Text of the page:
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ANDY ADAMSON QUINTET/First Light: A keyboard man that's been at it for 50 years puts himself front and center enough that you'd be able to hear if he's ground his joints into mush, Adamson likes to get wild and wooly taking the whole thing to places Brian Auger would think were out of bounds in his jazz/rock excursions. Often taking the church basement to the penthouse, Adamson and his gang sound like the kind of crew that soul easily bring the house down in a live setting. This stuff gets your blood flowing.

BRIAN LANDRUS ORCHESTRA/Generations: Surrounding himself with a load of the names that make us excited to open the next package that arrives in the mail, sax man Landrus has his finger on the pulse here. Executing his big band vision, he takes off the blinders and goes full bore into the future with such solid aim that this little mind blower is destined to be a classic. With the kind of forward thinking, sure handedness you find in big band leaders from Stan Kenton to Carla Bley, Landrus serves more way more than creativity for the sake of creativity. This is nothing short of a grand listening experience that'll blow your mind from start to finish.

ELI COOK/High Dollar Gospel: It's no hype to say that Cook is the kind of guitar slinger that sold his soul to the devil at the crossroads. No mere white boy with the blues, Cook has the growl, the string mastery and the special sauce that you'd rather taste than analyze. Hard charging and high octane throughout, Cook is going to be lighting up the sky with his love of the blues and the adventures he can have taking it places it's never been before. Killer stuff.

EPHRATA: If you never got the whole twee/shoe gaze/I hate my parents thing, this set brings the 90s into the 10s and washes it allover with some deceptive, sunshine pop vibes. This is totally Beavis' idea of college music.

Ron Francis Blake/Assimilation: What you're going to like about this disc it that it's jazz before it was mortally wounded by lazy record execs trying to fit the format and the jive ass consultants that gave radio a format that needed to be fit into. Not daddio just, just solid blowing from a trumpet man that loves his work and knows how to bring the right people together in the studio. The kind of solid playing starved ears are always on the look our for, it's a high octane winner throughout loaded with twists, turns and good vibes for all. Smoking whether going Latin or covering Joanna Newsom.

LIZ RUBINO/Woman Under the Covers: The wildly diverse set card of established material from various sources can have you thinking this is a cabaret set. Or you might think it's a jazz vocal set. It's sort of both and sort of neither. A pop singer with a saloon esthetic, this is actually a well polished set that harkens back to the days when several singers would put out the same song at the same time and let the best singer win. Rubino has the chops and she puts them in service of something out of the ordinary that used to be usual. Fun stuff for mature listeners that are simply looking for something juicy to dig in to. Solid.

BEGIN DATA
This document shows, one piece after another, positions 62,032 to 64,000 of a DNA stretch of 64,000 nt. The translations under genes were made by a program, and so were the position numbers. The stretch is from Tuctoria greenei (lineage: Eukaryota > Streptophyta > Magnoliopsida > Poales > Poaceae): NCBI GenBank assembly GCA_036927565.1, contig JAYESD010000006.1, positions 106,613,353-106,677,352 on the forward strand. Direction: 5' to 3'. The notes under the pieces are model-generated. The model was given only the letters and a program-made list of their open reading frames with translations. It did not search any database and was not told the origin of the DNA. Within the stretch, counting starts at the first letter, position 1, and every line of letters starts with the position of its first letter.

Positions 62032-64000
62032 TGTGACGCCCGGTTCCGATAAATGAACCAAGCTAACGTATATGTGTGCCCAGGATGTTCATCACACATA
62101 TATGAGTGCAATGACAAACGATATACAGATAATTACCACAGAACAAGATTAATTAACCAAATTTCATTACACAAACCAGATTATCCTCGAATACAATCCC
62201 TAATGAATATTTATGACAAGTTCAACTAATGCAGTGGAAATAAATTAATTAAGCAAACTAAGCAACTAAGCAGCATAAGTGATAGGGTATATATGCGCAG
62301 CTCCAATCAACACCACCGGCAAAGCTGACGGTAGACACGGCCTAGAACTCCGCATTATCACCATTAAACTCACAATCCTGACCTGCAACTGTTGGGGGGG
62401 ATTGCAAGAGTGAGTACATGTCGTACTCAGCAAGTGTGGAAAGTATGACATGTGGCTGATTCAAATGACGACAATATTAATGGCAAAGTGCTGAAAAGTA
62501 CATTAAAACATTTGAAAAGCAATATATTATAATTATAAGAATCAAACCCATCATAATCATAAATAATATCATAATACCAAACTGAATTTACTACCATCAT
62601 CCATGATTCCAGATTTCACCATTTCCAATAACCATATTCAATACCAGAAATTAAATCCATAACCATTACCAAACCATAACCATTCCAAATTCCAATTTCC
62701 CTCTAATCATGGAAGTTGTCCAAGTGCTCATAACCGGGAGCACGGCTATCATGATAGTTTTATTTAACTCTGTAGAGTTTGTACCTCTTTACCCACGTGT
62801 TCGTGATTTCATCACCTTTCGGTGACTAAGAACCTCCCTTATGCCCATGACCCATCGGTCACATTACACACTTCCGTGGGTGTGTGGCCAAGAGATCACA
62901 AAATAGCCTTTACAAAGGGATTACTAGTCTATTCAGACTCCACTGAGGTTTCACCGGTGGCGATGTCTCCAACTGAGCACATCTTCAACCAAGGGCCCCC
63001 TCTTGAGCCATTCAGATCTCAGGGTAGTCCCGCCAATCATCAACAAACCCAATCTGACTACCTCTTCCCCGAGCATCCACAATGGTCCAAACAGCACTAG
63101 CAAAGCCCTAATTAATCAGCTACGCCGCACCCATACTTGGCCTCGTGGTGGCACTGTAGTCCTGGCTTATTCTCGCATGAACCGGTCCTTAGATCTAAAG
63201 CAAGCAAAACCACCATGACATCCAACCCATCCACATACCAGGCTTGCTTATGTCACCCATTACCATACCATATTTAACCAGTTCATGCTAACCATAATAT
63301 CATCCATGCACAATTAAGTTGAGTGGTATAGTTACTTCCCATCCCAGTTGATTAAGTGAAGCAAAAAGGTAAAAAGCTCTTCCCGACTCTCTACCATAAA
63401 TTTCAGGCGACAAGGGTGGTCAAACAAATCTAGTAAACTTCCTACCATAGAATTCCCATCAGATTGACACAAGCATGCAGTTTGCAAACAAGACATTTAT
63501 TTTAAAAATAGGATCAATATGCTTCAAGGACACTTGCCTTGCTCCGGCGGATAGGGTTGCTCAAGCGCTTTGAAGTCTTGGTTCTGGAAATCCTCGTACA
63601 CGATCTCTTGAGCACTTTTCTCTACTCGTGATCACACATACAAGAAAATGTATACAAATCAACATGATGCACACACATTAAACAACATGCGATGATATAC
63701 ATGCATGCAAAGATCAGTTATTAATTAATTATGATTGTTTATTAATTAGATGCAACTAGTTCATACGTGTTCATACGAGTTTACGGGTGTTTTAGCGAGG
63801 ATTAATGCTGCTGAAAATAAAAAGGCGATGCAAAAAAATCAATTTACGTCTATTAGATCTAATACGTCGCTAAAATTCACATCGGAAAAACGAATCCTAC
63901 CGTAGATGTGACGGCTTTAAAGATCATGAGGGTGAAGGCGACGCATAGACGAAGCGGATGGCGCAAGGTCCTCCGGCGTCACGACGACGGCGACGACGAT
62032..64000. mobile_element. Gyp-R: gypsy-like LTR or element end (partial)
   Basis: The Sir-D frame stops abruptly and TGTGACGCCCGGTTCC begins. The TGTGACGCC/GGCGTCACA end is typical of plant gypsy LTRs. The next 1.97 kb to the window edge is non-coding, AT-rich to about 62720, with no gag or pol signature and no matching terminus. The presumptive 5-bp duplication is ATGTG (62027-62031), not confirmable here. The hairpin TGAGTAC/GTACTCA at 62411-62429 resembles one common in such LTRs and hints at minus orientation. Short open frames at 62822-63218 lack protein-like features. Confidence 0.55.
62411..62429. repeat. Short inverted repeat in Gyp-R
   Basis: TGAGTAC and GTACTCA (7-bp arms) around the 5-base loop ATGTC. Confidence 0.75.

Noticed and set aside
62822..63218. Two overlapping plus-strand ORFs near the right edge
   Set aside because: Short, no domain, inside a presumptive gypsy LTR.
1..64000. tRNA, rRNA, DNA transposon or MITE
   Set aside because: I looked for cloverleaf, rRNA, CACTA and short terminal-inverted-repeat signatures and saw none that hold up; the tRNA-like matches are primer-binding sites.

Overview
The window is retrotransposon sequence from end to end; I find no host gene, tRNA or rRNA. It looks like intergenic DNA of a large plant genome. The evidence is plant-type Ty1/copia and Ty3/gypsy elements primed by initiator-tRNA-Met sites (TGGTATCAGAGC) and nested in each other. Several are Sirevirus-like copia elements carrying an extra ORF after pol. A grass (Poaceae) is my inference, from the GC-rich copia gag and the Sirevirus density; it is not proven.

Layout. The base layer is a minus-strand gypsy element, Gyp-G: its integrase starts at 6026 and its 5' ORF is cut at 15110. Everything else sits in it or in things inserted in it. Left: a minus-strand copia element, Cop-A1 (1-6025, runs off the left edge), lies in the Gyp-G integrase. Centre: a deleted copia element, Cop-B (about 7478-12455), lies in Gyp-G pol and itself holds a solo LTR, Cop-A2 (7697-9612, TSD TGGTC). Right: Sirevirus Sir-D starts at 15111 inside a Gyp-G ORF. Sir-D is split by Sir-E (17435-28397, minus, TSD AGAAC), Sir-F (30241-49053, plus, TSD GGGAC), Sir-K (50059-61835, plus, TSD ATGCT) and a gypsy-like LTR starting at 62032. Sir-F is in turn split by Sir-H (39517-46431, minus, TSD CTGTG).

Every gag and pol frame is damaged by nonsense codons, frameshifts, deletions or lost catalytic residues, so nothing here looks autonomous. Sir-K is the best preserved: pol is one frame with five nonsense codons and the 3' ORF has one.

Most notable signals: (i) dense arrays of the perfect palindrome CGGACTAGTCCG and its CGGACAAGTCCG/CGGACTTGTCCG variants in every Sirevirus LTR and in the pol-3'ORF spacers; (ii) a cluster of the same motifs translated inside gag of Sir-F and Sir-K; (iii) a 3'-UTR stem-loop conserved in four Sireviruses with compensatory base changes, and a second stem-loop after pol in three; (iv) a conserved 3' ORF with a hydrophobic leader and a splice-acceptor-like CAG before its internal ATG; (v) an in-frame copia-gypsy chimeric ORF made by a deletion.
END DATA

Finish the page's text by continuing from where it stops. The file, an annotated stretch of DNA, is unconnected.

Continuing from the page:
GLOOM BALLOON/Drying the Eyes of the Goddess of Gloom Underneath the Stars and the Moon: Are you old enough to remember wondering what the big deal was about the Wicker Park sound? If not, hey, look, stage one indie rock is back

HAL GALPER & the Youngbloods/Live at the Cota Jazz Festival: Not so much of a passing of the torch as it is a lighting of the way, the 50 year jazzbo vet brings some young ‘uns into the spotlight to bring his vision to a new generation of players and listeners. Highlighting the Delaware Water Gap sound as originally brought home by the Omnisound gang, Galper scans his back pages for tunes from 40 years ago that need a new focus and appreciation. A solid set where the stretching out is all on point, this is mighty, top shelf listening jazz that is as loaded with bullet train roller coastering as it is just the opposite. A smoking serving of contemporary jazz throughout.

SWEET AS BROKEN DATES/various: And for those of you that don't think things like this can happen---on the eve of a two decade long civil war in Somalia, a bold crew of audiologists buried 50 years worth of tapes as the country's radio central was about to be bombed to cripple communications. The lost tapes have been unearthed. Exotic and ethnic, at the very least, this is some first class girl friend music, at best, it's a killer find for the armchair traveler. This is exactly the kind of stuff Nonesuch Explorer was started for. Check it out if you have a taste for the out of the ordinary.

SUBHI/Shaitaan Dil: Leaving India to work in Wall Street finance, Subhi found that she was really a pop star at heart and found her way to Chicago to blend Chicago jazz with Indian poetry and create the kind of stuff that used to sneak onto the charts as novelty records that couldn't be stopped. Sounding more like Japanese sunshine pop than Bollywood, the baby doll voice over the jazz chops hits just the right chord to work well even of you don't know what she's singing out. Obviously meant to be more than a novelty, this is fun stuff that you have to hear to believe. Check it out.

TOM KOHL/Dance With the Sun: It's the phrasing that makes all the difference. Kohl's piano trio can take what should be nice crime jazz and turn it into modern film noir jazz just ripe for the picking by any modern filmmaker that knows how to cater to modern audiences raised on music vids. Angular and smart, Kohl leads his co-horts through a well paced work out that has everyone on their toes and all ears standing at attention. A cat that shows how to do a lot with a little, this is a set that really wakes up jaded ears. Well done.

Volume 40/Number 255
July 14, 2017
830 W. Route 22 #144
Lake Zurich, IL., 60047
CHRIS SPECTOR, Editor and Publisher
Copyright 2017 Midwest Record

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